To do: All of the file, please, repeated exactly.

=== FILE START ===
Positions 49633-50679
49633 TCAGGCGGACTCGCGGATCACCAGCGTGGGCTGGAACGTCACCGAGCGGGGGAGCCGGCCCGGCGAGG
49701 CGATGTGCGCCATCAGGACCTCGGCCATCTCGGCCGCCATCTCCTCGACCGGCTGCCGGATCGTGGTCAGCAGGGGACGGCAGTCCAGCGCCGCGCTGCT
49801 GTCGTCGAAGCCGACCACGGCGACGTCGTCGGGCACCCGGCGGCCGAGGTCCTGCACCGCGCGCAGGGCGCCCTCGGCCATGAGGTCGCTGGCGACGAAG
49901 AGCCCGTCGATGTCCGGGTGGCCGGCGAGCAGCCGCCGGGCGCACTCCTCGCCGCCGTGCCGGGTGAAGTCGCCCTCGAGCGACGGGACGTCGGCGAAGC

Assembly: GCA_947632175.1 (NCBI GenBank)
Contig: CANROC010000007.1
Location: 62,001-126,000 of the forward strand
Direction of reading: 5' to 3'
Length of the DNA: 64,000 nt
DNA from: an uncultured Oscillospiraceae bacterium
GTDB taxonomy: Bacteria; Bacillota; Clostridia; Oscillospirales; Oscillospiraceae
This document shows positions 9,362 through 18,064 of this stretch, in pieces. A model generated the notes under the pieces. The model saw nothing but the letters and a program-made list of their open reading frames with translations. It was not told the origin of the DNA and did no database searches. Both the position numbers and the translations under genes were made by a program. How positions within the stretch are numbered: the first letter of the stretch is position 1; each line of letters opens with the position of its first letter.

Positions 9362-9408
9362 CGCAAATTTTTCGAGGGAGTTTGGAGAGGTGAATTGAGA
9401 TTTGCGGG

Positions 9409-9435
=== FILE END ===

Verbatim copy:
Positions 49633-50679
49633 TCAGGCGGACTCGCGGATCACCAGCGTGGGCTGGAACGTCACCGAGCGGGGGAGCCGGCCCGGCGAGG
49701 CGATGTGCGCCATCAGGACCTCGGCCATCTCGGCCGCCATCTCCTCGACCGGCTGCCGGATCGTGGTCAGCAGGGGACGGCAGTCCAGCGCCGCGCTGCT
49801 GTCGTCGAAGCCGACCACGGCGACGTCGTCGGGCACCCGGCGGCCGAGGTCCTGCACCGCGCGCAGGGCGCCCTCGGCCATGAGGTCGCTGGCGACGAAG
49901 AGCCCGTCGATGTCCGGGTGGCCGGCGAGCAGCCGCCGGGCGCACTCCTCGCCGCCGTGCCGGGTGAAGTCGCCCTCGAGCGACGGGACGTCGGCGAAGC

Assembly: GCA_947632175.1 (NCBI GenBank)
Contig: CANROC010000007.1
Location: 62,001-126,000 of the forward strand
Direction of reading: 5' to 3'
Length of the DNA: 64,000 nt
DNA from: an uncultured Oscillospiraceae bacterium
GTDB taxonomy: Bacteria; Bacillota; Clostridia; Oscillospirales; Oscillospiraceae
This document shows positions 9,362 through 18,064 of this stretch, in pieces. A model generated the notes under the pieces. The model saw nothing but the letters and a program-made list of their open reading frames with translations. It was not told the origin of the DNA and did no database searches. Both the position numbers and the translations under genes were made by a program. How positions within the stretch are numbered: the first letter of the stretch is position 1; each line of letters opens with the position of its first letter.

Positions 9362-9408
9362 CGCAAATTTTTCGAGGGAGTTTGGAGAGGTGAATTGAGA
9401 TTTGCGGG

Positions 9409-9435